An interaction can be defined as **the failure of the response to one factor to be the same at different levels of another factor**. Notice that the interaction term in the model is multiplicative \( (\alpha\beta)_{ij} \), and as a result, may have a large and important impact on the response variable. When we include interactions in our model statement in SAS (or in the Model Box in Minitab), we simply use multiplication of the main effects to specify the interaction (now does the d.f. term become more apparent?).

Interactions go by different names in various fields. In medicine, for example, doctors always ask what medication you are on before prescribing a new medication. They do this out of a concern for interaction effects of either interference (a canceling effect) or *synergism *(a compounding effect).

Graphically, interactions can be seen as non-parallel lines connecting means when we are working with the simple two-factor factorial with 2 levels of each main effect (adapted from Zar, H. *Biostatistical Analysis*, 5th Ed., 1999). Remember interactions are referring to the failure of a response variable to one factor to be the same at different levels of another factor. So when lines are parallel the response is the same. In the plots below you will see parallel lines as a consistent feature in all of the plots with no interaction. In plots depicting interactions, you notice that the lines cross (or would cross if the lines kept going).

In graph 1 there is no effect of Factor A, a small effect of Factor B (and if there were no effect of Factor B the two lines would coincide), and no interaction between Factor A and Factor B

Graph 2 shows a large effect of Factor A small effect of Factor B, and no interaction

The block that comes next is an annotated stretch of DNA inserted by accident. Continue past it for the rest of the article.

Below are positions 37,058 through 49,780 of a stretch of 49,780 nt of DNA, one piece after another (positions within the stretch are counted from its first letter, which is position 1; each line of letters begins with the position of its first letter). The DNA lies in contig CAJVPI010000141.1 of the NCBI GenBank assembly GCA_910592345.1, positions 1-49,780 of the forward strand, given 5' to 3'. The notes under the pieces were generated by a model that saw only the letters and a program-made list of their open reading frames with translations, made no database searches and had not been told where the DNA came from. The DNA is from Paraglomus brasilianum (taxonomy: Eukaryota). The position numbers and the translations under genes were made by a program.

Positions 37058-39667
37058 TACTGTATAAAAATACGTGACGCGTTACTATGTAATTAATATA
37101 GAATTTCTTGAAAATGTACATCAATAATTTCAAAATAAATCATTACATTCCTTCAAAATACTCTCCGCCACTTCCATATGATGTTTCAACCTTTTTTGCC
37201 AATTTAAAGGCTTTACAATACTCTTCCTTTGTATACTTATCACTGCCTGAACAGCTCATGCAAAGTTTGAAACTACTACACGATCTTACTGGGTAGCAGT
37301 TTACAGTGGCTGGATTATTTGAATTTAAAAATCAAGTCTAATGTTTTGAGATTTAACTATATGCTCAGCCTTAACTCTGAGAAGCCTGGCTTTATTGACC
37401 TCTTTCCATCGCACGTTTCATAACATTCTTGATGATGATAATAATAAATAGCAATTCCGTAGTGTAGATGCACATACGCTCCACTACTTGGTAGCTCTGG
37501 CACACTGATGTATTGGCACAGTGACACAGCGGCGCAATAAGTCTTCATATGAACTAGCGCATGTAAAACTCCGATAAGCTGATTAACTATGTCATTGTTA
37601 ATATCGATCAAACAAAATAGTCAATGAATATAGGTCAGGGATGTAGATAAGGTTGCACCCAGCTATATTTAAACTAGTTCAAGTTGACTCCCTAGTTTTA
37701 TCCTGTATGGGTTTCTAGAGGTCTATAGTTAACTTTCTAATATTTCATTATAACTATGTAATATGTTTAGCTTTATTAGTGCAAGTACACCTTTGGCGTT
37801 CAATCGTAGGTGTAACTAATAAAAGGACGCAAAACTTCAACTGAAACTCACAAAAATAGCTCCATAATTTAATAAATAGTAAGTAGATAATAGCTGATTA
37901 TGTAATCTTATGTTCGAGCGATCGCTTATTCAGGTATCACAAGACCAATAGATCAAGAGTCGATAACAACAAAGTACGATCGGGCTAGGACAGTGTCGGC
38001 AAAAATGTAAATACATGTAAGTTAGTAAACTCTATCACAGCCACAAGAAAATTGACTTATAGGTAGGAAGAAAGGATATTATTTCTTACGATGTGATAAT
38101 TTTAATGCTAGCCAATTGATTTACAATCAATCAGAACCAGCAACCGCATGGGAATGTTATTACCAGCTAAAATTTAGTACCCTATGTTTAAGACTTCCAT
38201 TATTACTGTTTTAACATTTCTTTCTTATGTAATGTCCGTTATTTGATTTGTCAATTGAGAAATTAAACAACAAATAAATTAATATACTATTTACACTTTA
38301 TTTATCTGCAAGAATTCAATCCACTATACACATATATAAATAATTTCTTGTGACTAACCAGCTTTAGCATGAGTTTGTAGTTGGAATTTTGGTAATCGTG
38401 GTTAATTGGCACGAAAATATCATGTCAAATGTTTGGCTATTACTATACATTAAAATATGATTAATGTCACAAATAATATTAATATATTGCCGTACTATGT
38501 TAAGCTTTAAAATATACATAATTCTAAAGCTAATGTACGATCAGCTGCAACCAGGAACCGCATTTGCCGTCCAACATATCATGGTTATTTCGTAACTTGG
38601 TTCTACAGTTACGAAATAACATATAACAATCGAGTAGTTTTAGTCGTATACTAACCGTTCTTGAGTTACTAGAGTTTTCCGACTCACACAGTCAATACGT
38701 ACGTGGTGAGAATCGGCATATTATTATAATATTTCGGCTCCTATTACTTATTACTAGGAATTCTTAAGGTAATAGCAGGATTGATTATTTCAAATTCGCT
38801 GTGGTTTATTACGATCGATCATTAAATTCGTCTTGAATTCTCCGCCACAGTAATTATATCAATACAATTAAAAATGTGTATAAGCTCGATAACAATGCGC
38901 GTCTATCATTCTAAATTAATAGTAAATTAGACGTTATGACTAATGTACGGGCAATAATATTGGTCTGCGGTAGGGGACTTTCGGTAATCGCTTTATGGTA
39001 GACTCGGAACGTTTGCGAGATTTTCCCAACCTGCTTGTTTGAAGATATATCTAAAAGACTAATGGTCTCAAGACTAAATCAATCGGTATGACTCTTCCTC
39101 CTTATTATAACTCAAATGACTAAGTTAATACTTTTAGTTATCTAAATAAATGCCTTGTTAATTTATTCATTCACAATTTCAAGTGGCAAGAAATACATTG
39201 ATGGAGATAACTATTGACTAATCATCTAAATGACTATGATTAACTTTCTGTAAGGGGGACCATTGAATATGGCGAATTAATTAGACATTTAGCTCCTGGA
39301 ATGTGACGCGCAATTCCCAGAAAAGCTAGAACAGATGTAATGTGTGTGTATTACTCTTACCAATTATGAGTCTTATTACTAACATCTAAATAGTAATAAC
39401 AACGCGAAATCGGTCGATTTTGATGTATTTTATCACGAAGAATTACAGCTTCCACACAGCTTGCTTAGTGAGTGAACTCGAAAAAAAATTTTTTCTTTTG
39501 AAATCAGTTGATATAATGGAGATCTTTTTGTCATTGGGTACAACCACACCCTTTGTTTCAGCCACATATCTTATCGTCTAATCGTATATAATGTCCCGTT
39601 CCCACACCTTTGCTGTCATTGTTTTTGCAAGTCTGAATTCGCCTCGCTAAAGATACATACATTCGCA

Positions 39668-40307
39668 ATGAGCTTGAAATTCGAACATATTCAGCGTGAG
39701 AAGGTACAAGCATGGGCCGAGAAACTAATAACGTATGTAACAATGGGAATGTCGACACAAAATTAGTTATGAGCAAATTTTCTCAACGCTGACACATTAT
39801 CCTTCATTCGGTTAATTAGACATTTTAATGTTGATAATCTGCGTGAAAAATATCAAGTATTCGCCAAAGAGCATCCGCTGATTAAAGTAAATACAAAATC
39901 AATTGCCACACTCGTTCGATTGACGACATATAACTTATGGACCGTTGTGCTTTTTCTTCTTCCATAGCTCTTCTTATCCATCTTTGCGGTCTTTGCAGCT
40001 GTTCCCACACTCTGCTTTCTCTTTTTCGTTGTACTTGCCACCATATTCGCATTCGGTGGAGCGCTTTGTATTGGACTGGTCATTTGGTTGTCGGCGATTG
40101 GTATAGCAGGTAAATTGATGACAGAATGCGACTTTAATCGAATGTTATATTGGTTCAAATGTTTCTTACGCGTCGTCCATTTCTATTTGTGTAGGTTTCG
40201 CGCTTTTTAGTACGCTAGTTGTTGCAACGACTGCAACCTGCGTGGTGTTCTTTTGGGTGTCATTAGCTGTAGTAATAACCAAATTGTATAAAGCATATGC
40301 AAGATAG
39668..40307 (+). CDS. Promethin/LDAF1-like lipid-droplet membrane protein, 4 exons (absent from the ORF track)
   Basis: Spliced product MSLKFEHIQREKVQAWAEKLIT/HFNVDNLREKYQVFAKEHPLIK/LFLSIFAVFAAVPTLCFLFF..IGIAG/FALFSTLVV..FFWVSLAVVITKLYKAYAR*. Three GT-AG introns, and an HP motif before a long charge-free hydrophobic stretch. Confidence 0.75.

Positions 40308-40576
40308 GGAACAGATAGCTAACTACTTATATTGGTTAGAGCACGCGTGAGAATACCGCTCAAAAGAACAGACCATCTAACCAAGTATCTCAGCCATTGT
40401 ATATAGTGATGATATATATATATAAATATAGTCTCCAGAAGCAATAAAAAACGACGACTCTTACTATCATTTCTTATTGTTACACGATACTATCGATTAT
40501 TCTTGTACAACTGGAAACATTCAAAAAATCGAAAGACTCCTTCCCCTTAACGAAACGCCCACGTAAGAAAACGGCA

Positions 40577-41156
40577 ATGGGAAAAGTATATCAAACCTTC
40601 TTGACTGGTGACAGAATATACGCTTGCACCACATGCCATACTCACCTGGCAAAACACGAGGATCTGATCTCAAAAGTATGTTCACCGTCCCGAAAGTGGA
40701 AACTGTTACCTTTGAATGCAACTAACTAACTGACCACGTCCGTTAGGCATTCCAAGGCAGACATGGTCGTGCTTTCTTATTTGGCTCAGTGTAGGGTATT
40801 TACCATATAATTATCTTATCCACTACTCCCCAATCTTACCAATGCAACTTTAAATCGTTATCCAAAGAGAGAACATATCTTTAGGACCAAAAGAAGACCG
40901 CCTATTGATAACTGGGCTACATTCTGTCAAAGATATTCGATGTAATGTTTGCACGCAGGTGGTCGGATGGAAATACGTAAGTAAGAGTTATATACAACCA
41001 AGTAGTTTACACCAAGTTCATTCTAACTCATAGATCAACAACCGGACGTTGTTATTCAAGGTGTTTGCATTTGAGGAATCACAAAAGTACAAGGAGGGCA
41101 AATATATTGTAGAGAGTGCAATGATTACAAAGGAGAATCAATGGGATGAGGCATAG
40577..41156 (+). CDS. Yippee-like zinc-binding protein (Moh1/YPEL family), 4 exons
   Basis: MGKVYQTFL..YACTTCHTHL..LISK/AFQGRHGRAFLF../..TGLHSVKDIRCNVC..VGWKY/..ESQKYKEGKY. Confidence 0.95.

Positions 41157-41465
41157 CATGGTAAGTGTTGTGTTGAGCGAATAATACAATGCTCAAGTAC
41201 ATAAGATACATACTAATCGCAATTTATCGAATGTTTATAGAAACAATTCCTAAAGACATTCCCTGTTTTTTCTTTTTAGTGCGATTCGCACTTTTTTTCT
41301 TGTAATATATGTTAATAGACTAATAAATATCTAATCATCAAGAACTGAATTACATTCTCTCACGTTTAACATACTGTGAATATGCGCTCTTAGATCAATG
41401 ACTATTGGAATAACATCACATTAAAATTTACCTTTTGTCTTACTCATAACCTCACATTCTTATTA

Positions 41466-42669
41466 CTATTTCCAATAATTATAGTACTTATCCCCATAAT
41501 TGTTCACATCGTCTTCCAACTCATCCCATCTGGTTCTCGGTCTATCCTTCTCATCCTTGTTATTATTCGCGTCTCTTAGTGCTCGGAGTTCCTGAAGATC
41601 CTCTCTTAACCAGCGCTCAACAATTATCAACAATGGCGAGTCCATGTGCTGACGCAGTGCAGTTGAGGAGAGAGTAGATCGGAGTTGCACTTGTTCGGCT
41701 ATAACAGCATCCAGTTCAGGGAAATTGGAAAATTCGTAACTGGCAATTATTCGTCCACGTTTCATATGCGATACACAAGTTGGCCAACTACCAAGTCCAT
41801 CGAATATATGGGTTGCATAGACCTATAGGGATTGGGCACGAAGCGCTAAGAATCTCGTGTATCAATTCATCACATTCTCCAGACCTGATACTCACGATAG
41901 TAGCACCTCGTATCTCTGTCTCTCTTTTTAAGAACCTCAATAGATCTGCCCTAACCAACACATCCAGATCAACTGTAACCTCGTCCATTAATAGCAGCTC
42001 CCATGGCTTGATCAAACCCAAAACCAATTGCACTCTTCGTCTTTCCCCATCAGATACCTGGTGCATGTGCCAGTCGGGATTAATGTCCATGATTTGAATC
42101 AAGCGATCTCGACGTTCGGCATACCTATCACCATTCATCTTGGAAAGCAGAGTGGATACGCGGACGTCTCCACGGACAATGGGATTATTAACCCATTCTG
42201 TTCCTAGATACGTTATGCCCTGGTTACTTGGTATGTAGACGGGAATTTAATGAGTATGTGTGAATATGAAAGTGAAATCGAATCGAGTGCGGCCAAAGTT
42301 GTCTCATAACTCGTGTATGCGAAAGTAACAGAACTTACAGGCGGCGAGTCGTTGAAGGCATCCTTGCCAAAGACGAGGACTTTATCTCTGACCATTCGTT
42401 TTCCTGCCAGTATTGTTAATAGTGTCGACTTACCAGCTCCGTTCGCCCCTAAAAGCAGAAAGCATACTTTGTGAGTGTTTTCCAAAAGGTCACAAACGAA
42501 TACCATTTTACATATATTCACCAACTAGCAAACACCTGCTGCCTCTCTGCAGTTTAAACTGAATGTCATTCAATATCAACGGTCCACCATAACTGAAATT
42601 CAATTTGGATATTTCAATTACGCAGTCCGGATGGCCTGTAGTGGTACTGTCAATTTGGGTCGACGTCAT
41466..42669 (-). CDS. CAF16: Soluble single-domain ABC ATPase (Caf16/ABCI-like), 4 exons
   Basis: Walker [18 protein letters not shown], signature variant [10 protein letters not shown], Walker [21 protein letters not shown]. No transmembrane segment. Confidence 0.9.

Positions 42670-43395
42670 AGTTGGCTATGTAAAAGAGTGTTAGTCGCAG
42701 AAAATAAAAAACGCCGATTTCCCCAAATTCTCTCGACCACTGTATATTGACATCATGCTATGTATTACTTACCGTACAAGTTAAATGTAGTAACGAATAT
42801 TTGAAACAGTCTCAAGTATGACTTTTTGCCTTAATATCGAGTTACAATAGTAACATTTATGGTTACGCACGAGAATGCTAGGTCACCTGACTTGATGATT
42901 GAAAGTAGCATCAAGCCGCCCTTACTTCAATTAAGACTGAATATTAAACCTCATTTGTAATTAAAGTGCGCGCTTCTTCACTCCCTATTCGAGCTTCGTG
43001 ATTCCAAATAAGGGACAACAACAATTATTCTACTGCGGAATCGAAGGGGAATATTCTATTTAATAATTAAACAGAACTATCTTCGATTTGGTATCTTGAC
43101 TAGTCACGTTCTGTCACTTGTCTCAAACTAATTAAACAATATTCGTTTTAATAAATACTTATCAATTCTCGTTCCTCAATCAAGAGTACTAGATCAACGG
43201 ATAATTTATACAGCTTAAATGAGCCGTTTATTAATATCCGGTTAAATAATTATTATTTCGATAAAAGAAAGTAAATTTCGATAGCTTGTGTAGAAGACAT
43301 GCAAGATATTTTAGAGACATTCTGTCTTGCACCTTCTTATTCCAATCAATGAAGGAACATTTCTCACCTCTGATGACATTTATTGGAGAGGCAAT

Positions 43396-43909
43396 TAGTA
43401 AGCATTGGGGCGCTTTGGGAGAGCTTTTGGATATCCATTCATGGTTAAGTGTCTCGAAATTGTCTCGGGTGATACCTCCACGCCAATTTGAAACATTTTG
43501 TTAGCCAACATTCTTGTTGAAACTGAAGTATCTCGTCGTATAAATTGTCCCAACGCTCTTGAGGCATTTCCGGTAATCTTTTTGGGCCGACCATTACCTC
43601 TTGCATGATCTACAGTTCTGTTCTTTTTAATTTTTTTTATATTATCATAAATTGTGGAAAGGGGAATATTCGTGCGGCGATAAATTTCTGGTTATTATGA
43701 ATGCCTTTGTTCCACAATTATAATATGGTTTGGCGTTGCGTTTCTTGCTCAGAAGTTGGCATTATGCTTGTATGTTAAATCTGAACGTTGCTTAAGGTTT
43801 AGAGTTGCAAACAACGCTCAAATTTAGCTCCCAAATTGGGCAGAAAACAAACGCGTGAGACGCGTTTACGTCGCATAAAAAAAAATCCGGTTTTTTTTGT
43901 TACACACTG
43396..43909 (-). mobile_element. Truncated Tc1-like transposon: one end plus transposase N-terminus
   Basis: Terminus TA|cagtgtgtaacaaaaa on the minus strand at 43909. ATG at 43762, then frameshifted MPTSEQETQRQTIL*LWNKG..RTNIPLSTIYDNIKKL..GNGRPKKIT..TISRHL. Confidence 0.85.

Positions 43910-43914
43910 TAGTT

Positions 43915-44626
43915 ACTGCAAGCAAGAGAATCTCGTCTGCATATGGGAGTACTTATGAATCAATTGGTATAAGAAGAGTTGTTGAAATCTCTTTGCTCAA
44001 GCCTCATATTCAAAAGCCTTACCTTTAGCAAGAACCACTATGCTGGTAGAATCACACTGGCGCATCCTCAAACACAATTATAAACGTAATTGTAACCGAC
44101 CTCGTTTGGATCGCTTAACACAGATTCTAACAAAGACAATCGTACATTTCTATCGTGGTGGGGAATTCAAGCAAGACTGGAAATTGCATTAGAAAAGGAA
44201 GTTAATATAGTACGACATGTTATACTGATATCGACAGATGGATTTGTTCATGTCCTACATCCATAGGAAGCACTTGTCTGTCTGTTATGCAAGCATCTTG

No effect of Factor A, larger effect of Factor B, and no interaction in graph 3

In graph 4 there is a large effect of Factor A, a large effect of Factor B and no interaction.

This is evidence of no effect of Factor A, no effect of Factor B but an interaction between A and B in graph 5.

Large effect of Factor A, no effect of Factor B with a slight interaction in graph 6.

No effect of Factor A, a large effect of Factor B, with a very large interaction in graph 7.

An effect of Factor A, a large effect of Factor B with a large interaction in graph 8.

Now, with multiple factors AND interactions, we need to consider multiple hypotheses. Basically, each term in the model can have a corresponding hypothesis. The hypotheses to be tested are:

Main Effect of Factor A:

\(H_0 \colon \mu_{1.} =\mu_{2.}= \cdots =\mu_{a.}\)

\(H_A \colon \text{ not all }\mu_{i.} \text{ are equal }\)

Main Effect of Factor B:

\(H_0 \colon \mu_{.1} =\mu_{.2}= \cdots =\mu_{.b}\)

\(H_A \colon \text{ not all }\mu_{.j} \text{ are equal }\)

A × B Interaction:

\(H_0 \colon \text{ there is no interaction }\)

\(H_A \colon \text{ an interaction exists }\)

When testing these hypotheses, the important thing to remember is that we have to evaluate the **significance of the interaction as our first step** in looking at the output. If the interaction is significant, we can’t do much about interpreting the main effects. We will see this clearly as we consider extending out greenhouse example to include a second (crossed) factor.